Rural Confidence Index
A key measurement of this survey is the Rural Confidence Index, which is calculated as the percentage of producers who believe the ag economy will improve in the next year less the percentage who believe it will get worse.
Since the last survey in Fall 2009, the Rural Confidence Index has improved slightly by three percentage points, standing at -34. While no significant differences are seen between types of farms, farm sizes or regions, the survey shows considerable differences in the Rural Confidence Index within producer groups, including:
Expansion Plans Increase Significantly
The number of producers planning to purchase, rent or lease new land in the coming year is two and a half times higher than previous years. While most producers remain cautious in their plans to hire staff to work that land in the coming year, larger producers plan to employ slightly more people compared to the smaller producers, who were still planning to shed labor in the coming year.
Additionally, little change has occurred in plans for equipment purchases, with slightly less than one third of farmers planning to make a new equipment purchase in the next year. According to the survey results, however, the most significant changes have been in the decisiveness of producers' intentions.
"Producers are much clearer about whether they are going to purchase a new or used piece of equipment," said Smeins. Part of this translates into a new high in intentions to purchase new equipment since the first survey.
Bigger is Better – Sometimes
The Spring 2010 Rabobank U.S. Farm & Ranch Survey takes a general pulse of agriculture in the United States. Several survey items illustrate larger farms enjoy economies of scale, which tend to make them more optimistic.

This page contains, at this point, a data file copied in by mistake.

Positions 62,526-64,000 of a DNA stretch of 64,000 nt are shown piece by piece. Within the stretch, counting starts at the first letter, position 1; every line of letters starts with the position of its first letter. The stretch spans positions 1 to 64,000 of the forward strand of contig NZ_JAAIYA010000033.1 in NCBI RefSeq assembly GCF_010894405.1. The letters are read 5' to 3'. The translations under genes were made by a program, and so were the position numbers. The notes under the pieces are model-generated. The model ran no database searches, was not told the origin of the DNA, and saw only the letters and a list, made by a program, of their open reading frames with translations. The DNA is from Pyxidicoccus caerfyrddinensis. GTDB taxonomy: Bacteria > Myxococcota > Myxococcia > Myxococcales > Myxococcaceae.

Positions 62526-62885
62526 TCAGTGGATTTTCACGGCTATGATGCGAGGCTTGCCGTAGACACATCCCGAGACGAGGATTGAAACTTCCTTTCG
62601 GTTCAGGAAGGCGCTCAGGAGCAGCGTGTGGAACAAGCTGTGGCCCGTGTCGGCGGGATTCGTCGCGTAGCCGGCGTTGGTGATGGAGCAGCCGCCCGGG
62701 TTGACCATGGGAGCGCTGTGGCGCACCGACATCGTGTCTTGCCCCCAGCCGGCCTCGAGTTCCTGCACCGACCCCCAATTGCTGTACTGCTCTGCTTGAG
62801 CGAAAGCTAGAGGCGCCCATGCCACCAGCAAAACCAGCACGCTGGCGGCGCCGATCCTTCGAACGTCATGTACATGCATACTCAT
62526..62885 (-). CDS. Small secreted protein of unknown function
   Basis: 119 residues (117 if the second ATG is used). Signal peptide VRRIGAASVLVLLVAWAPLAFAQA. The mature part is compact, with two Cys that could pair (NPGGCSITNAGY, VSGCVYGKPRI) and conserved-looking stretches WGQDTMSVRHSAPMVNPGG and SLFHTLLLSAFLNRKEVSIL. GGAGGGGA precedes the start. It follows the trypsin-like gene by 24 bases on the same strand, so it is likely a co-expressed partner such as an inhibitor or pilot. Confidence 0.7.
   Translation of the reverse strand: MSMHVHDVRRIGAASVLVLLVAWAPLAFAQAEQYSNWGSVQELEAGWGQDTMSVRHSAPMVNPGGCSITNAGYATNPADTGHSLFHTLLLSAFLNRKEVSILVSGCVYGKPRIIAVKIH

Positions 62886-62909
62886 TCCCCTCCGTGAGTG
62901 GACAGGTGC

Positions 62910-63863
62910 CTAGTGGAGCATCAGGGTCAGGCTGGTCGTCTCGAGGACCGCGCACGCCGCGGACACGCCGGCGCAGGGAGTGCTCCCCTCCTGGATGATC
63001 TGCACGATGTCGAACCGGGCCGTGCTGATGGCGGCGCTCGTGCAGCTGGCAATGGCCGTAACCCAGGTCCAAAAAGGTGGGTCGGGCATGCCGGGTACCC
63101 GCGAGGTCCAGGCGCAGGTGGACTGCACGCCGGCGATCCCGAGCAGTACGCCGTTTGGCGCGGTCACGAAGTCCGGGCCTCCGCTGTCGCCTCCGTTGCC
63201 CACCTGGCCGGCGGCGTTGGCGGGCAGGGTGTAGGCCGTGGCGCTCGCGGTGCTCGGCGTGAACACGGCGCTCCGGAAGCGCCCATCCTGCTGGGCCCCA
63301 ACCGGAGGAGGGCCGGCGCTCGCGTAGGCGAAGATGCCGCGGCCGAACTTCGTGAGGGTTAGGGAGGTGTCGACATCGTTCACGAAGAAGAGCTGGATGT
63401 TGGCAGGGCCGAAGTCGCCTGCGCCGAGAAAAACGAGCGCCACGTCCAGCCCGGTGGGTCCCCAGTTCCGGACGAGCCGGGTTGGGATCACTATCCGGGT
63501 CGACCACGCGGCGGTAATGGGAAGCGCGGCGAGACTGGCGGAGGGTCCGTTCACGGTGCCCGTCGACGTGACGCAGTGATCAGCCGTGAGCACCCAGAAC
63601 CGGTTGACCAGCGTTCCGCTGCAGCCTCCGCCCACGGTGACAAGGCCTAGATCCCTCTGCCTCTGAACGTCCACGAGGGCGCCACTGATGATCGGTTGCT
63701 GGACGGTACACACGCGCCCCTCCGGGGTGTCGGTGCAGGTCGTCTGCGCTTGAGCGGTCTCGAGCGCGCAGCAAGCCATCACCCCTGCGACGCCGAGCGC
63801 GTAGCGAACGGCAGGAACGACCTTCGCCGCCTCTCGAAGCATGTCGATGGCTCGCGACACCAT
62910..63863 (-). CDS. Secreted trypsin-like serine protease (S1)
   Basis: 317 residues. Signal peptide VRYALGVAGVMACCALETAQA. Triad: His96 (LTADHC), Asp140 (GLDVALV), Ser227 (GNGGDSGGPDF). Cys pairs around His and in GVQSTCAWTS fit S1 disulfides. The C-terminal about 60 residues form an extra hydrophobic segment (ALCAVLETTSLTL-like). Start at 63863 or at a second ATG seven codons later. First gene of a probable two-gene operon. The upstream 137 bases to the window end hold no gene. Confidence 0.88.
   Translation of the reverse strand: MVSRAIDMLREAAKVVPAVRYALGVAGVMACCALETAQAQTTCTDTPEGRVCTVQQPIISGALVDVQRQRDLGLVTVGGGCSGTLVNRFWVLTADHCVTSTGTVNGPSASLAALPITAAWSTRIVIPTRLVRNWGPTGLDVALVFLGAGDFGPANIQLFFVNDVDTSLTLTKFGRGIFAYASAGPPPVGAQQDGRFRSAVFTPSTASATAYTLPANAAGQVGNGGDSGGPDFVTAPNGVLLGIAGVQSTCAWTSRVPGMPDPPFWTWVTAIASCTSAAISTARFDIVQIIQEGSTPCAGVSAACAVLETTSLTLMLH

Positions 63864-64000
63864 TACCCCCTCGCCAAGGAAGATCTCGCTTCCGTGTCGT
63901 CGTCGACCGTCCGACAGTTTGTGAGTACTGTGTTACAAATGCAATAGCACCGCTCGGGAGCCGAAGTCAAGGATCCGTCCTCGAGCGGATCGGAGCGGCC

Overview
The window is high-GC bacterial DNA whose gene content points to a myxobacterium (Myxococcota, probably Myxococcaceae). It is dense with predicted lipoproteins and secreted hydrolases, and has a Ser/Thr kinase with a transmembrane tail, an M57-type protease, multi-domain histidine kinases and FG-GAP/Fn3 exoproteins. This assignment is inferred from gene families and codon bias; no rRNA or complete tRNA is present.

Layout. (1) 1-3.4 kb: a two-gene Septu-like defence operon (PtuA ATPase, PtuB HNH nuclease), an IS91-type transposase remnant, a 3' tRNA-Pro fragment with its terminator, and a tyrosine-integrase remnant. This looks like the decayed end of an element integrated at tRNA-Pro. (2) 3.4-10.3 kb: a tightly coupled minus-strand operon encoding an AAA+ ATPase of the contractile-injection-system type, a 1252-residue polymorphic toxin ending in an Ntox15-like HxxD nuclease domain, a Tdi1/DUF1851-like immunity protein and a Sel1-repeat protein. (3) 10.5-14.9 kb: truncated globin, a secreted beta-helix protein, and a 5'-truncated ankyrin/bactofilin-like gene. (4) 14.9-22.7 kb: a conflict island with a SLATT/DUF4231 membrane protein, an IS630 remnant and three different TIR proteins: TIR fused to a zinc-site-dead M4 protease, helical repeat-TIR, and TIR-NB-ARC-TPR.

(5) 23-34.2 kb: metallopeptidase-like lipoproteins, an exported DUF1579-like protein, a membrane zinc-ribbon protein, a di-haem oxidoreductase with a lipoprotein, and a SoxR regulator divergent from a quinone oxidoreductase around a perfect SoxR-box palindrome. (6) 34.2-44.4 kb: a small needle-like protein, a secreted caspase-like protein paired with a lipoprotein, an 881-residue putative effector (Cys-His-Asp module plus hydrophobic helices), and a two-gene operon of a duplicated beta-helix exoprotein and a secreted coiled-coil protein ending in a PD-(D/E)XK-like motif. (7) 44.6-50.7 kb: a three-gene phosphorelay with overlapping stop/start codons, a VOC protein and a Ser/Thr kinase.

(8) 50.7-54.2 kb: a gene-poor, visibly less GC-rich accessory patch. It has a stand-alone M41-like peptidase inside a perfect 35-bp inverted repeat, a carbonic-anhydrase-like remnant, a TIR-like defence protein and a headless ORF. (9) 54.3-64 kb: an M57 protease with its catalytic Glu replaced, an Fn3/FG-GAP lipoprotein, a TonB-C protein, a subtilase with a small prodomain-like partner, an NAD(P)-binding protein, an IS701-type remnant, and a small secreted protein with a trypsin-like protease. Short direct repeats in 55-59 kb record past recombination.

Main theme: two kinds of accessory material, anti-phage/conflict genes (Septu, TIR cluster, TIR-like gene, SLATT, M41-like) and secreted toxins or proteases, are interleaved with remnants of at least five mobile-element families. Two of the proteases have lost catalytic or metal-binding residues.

For instance, North Central Region farms with $1 million to greater than $3 million gross farm income, implemented larger cost improvements, which suggests economies of scale do help producers keep their costs in check.
Larger producers are the most active group in respect to land purchases, with 20 percent of producers planning to employ slightly more people.
Insights from agricultural producers – communicated in the Spring 2010 Rabobank U.S. Farm & Ranch Survey – were gathered by Kaliber Americas using Computer Assisted Telephone Interviews. Nearly 600 interviews were conducted in the last two weeks of March and early April. The sample group had a gross farm income of more than $250,000 with further splits for higher income groups in the three major U.S. agricultural regions.
Note to editors: For more information see www.rabobankamerica.com/survey.
Rabo AgriFinance (www.raboag.com), headquartered in St. Louis, Missouri, originates and services agricultural loans for farmers and ranchers throughout the United States. In addition to directly serving thousands of farm and ranch clients, Rabo AgriFinance services agricultural mortgage loans for several third-party clients. As a part of the Rabobank Group, Rabo AgriFinance offers a comprehensive suite of financial services and crop insurance through a network of more than 100 relationship managers and loan production offices. With more than $5 billion in assets under management, Rabo AgriFinance is one of the largest agricultural lenders in America and a part of one of the largest agricultural banks in the world.